Photo: A CBP Border Patrol agent conducts a pat down of a female Mexican being placed in a holding facility. (Gerald L. Nino, CBP, US Department of Homeland Security)
FROM THIS EPISODE
Last night in Arkansas, cries of "Do your job! Do your job! Do your job" greeted US Senator Tom Cotton, the latest Republican to have a town hall disrupted by protesters. In Arizona no such disruption has taken place, but the state legislature is re-defining a law aimed at organized crime to apply to protests… just in case. Howard Fischer of Capitol Media Services reports that the new racketeering legislation mean that protestors would not only could prosecuted, but could also have their assets seized.
President Trump has given enforcement agents new authority to arrest almost any undocumented immigrant — even if they're working and paying taxes. Critics say that's a license to pick the "low-hanging fruit," rather than doing the hard work of finding drug dealers and gang members who really are dangerous. Agents themselves say they've been freed from various limits imposed by the Obama Administration, so they're finally able to do their jobs. We hear about that argument, the likely crowding of courts and detention centers and the climate of fear in immigrant communities.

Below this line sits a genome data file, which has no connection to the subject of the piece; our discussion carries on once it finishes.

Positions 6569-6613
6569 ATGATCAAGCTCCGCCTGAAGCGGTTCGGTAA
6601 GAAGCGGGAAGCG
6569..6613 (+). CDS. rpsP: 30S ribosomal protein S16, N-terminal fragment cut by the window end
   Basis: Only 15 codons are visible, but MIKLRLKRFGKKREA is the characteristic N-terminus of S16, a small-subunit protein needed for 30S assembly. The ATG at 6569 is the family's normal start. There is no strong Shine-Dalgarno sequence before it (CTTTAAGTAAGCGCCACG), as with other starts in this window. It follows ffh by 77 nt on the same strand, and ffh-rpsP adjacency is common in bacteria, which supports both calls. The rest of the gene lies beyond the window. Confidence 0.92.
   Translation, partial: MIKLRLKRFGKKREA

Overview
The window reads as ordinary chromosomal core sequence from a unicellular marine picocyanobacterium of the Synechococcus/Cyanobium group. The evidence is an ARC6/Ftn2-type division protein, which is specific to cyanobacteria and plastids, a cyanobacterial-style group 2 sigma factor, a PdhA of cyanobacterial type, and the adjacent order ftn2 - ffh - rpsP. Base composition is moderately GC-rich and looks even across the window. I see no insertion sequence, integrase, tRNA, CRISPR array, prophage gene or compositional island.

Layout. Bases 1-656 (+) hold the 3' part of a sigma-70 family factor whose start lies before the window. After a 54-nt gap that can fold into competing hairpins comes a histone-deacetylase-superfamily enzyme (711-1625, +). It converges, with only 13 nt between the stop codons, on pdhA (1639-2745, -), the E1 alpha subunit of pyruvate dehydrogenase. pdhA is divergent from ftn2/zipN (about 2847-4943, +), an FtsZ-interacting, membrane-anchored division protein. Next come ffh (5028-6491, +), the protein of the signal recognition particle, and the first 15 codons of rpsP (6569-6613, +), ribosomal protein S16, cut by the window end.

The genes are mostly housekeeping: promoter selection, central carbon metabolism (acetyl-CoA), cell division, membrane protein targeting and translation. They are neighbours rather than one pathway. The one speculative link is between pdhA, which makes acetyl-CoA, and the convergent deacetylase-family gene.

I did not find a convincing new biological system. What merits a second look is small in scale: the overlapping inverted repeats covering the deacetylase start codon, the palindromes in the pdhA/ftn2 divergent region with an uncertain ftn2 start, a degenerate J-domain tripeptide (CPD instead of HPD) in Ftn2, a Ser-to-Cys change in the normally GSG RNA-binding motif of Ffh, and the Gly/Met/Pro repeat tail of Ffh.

Are incentives for so-called "orphan drugs" being misused to jack up the price of one medication by 4000 percent?
Photo by Chris Potter
A rare form of muscular dystrophy has long been treated in the US by a steroid imported from overseas at a price of $1200 a year. Now the FDA has approved its manufacture and distribution in this country by the drug company Marathon. The new price is $89,000 a year — reduced to $54,000 after rebates and discounts. We get perspective from Carolyn Johnson, who covers the business of medicine for the Washington Post, and Dr. Aaron Kesselheim, a professor of medicine at Harvard, where he's also Director of the program on Regulation, Therapeutics and Law.
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